The state of Tennessee had about 43,800 green jobs in 2010 and that numbersshould go higher. This is according to a survey conducted by the Tennessee Department of Labor & Workforce Development. This and other data constitute the preliminary results of the state’s Green Jobs Report, released in observence of Earth Day 2011. The survey studied 6,000 area businesses to identify occupations and training requirements in theirgrowing green sector economy. Karla Davis, Department Commissioner, sees this as the “a first step” in measuring current employment activity and future trends.According to the Executive Summary of the report the state expects more jobs between 2011-2013 from invest ments such as Hemlock Semiconductors, Wacker Chemie Polysilicon plants, Nissan Lithium battery and zero-electric vechicles, and others.
The survey focused on 10 green economic sectors
- Energy Efficiency
- Renewable Energy
- Sustainable Transportation
- Green Construction
- Environmental Protection
- Agriculture and Forestry
- Green Manufacturing
- Recycling and Waste Reduction
- Research and Consulting
- Government and Regulatory Administration
With 8,966 jobs, the Energy Efficiency sector shows the most activity.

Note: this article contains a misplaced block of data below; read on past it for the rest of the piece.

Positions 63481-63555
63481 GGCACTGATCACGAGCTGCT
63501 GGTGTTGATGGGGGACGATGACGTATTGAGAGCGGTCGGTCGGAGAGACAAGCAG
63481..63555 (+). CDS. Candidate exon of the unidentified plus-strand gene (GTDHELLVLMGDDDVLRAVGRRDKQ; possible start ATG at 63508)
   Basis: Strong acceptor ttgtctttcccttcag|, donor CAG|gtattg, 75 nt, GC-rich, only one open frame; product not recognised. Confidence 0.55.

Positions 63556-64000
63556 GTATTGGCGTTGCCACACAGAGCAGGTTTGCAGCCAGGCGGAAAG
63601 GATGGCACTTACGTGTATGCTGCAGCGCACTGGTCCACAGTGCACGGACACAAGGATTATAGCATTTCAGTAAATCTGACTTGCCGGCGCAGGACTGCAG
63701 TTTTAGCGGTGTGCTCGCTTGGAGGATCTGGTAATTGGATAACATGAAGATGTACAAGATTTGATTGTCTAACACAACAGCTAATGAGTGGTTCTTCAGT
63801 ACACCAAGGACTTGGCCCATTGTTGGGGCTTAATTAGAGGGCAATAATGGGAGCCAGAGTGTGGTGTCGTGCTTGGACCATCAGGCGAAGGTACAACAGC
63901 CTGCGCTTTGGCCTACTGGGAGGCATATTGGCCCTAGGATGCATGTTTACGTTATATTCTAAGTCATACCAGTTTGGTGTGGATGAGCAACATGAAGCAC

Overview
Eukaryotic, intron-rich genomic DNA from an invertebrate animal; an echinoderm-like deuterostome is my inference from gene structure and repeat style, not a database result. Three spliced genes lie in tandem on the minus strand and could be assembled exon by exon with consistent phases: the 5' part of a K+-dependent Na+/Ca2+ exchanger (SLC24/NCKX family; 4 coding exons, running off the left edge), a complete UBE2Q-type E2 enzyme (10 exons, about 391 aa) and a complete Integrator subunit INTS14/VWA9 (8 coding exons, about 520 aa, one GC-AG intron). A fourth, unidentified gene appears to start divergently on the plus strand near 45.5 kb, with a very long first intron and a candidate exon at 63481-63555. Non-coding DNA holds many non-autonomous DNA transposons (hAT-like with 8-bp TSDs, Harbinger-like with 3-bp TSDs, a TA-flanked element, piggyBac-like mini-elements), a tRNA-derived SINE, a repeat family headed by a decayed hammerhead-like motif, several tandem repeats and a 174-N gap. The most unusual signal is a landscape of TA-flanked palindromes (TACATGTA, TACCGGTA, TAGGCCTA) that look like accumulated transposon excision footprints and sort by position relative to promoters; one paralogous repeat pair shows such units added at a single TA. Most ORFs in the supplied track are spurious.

Occupations in this sector relate to inceasing energy efficiency,
making energy demand response more effective, contructing “smart grids,”
etc. This sector cover job titles, such as, Insulation Workers, Refrig-
eration Mechanics, and Elecrical Power Line Installers, just to name a
few. ONET (Occupational Information Network) defines these as Green
Increased Demand occupations. Sustainable Transportation occupies second
place with 5,839 jobs and Green Manufacturing was the third largest with
5,466 green jobs.
Construction and Manufacturing, both,ranked highest (22%) for industries
with the most green jobs. Among the largest green occupations in the state
are installers, who manufacture and assemble energy-efficient appliances or
solar/wind power components; LEED-certified civil engineers for sustainable
city planning; transit drivers for clean-fuel or low-sulfur buses; construct-
ion laborers for home weatherization; and environmental scientists, who mon-
itor environmental impacts.
As far as education, the study found that the most common requirement is
moderate-term on-the-job-training(34%).Second is jobs that require three
months or less on-the-job-training (20%). A bachelor’s degree for scientific,
technical,engineering, and computer-related jobs is the next most frequent
Green occupations that are potentially in short supply include refuse and re-
cycle material coordinators, agriculture science technicians, construction
managers, energy auditors, urban planners, machinists, wholesale sales repre-
sentative and environmental engineers. The study stipulates additional short-
ages on anticipated as the economy improves.
Do you think studies like this have a direct or indirect impact on job growth,
or no impact at all?